The Gran Turismo perfectly fulfills that mission to carry four people - in fact, for passengers, the rear seat is better than the right front. The BMW also offers better driving comfort combined with the ability to make a dramatic transition to a capable sport mode. And with a smidge of self-restraint, any buyer can get a well-equipped Gran Turismo at a five-figure discount compared to a Panamera. For delivering sport, luxury, and comfort for four at a reasonable price, the 5-series Gran Turismo sets the standard in this new class.

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Somehow this article seems quite biased!. I used to own 2008 535i, was in market for luxury sports sedan. Took 550i for spin - it felt like benz, no where it felt like BMW I used to own - in fact my 535i would beat today's 550i hands down in terms of handling.  Then I decided to take panamera turbo for a spin. What a car. Agreed it is not apples to apples comparison, but when you are reaching close 100k price range, line blurs off. Porsche handles way better than 550i, has excellent seating for 4. Porsche got that right, didnot go in for 5 seats as sedans tend to be. Engine is amazing, PDK is fantastic - In my opinion if car wants to compete in sports category, dual clutch is must. Handling is far better than any car in the market. Burmester audio is far better than what BMW providers (I believe it is HK).  Overall if you are in for luxury, go for benz or those japanese cars, but if you are in for sports and luxury combined, Panamera is what you want.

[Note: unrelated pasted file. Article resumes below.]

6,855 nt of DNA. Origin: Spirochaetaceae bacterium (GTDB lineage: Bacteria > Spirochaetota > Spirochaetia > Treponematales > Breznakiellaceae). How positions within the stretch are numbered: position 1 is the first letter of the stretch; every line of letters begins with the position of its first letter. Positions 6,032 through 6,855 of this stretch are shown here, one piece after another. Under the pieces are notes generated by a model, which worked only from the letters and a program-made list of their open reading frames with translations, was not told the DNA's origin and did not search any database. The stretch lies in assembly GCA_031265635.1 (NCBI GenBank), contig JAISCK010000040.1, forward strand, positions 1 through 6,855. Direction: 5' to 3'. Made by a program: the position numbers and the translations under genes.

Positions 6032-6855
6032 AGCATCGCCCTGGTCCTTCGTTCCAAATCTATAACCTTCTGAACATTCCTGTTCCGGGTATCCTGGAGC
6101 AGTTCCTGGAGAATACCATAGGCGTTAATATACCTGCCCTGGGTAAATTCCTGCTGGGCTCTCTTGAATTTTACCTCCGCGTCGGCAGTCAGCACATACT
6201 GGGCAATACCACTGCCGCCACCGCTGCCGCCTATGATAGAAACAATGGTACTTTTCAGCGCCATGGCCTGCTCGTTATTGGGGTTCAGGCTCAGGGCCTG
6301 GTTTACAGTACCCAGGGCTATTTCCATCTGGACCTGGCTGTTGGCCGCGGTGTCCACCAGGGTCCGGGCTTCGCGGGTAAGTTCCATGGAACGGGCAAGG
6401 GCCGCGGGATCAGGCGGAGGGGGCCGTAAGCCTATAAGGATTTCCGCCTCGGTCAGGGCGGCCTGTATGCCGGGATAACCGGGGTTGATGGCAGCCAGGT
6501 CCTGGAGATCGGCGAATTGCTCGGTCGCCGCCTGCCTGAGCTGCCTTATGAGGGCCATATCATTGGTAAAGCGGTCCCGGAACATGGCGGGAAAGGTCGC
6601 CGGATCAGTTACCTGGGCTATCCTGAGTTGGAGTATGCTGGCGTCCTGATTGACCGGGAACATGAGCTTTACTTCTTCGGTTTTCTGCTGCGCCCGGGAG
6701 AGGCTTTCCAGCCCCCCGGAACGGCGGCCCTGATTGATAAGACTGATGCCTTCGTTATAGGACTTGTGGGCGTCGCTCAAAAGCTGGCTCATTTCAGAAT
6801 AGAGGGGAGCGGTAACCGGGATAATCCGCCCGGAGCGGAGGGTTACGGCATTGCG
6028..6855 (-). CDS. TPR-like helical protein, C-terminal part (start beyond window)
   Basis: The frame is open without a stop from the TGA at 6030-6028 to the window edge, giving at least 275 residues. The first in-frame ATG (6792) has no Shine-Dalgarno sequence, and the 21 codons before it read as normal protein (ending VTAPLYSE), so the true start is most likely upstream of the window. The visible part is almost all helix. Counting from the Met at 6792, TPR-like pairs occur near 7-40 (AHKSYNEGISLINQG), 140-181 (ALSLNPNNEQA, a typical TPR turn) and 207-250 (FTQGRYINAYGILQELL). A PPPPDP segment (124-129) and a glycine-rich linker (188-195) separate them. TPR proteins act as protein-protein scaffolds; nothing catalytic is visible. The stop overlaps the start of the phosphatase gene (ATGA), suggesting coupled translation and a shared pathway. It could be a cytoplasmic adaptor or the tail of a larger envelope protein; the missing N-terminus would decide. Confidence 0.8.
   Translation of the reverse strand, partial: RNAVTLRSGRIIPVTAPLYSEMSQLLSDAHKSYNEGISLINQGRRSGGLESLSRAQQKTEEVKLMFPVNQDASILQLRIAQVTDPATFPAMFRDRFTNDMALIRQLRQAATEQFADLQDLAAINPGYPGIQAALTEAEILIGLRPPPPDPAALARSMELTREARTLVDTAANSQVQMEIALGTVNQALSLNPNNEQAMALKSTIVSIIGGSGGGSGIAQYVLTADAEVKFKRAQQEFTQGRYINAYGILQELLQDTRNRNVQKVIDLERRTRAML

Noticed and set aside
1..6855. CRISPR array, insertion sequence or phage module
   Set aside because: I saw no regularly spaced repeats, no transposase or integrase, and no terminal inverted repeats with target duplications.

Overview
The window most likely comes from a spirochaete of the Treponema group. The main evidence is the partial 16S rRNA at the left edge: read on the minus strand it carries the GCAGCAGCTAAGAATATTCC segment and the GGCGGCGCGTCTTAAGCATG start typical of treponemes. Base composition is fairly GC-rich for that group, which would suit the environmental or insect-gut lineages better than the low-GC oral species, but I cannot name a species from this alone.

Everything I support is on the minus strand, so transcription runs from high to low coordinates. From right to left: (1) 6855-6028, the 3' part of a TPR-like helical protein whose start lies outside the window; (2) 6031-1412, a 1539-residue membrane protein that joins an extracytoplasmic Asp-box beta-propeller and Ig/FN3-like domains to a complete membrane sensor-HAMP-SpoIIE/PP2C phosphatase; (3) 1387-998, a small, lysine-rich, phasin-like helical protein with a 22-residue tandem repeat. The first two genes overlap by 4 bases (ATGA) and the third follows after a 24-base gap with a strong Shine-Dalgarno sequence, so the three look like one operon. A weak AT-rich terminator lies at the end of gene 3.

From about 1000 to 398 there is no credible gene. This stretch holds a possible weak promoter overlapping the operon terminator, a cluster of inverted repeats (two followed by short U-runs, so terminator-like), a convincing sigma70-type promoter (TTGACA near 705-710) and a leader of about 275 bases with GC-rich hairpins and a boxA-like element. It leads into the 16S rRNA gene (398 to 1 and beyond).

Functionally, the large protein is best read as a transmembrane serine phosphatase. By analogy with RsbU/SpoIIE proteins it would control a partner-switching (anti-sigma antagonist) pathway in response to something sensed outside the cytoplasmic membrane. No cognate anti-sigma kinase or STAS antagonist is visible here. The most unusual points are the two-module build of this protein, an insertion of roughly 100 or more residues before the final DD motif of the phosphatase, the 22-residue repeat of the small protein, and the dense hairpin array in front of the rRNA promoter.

As a new 4s owner, I'm not sure I understand some of the criticism of the Panamera; while you find this new Porsche "more buttoned down" in every setting and highly capable as a 4 door sports car, it is not the sedan you expect: what sedan did you expect from Porsche? And as for the back seat being a "cave": look again at article's photos; my guests are dumbfounded at the modern and spacious design (the BMW interior looks so 1989). As for the "look" of the Panemera; its look is its own, and it stems from delivering on every one of its remarkable marketing promises; 4 six foot plus adults and their luggage comfortable at 175 mph (not that I'd ever, etc.,) with huge range (25 gal tank), great mileage and ultra low emissions. The BMW trucklet doesn't seem to me to be in the same decade OR league as my magnificent machine.
Have had a Panamera S for six months. It may be the most capable car, I've ever owned. It is more fun to drive than my 911. It replaced a Cayenne that replaced a MB S430. On two recent trips through Smoky Mountains, S.C., Ga, Al, and back to TN it averaged 28 mpg @80 miles per hour. There is a learning curve in that it has so much power. To compare this to the BMW GT doesn't seem to make sense and I've never seen a more biased report except maybe by Consumer's Report.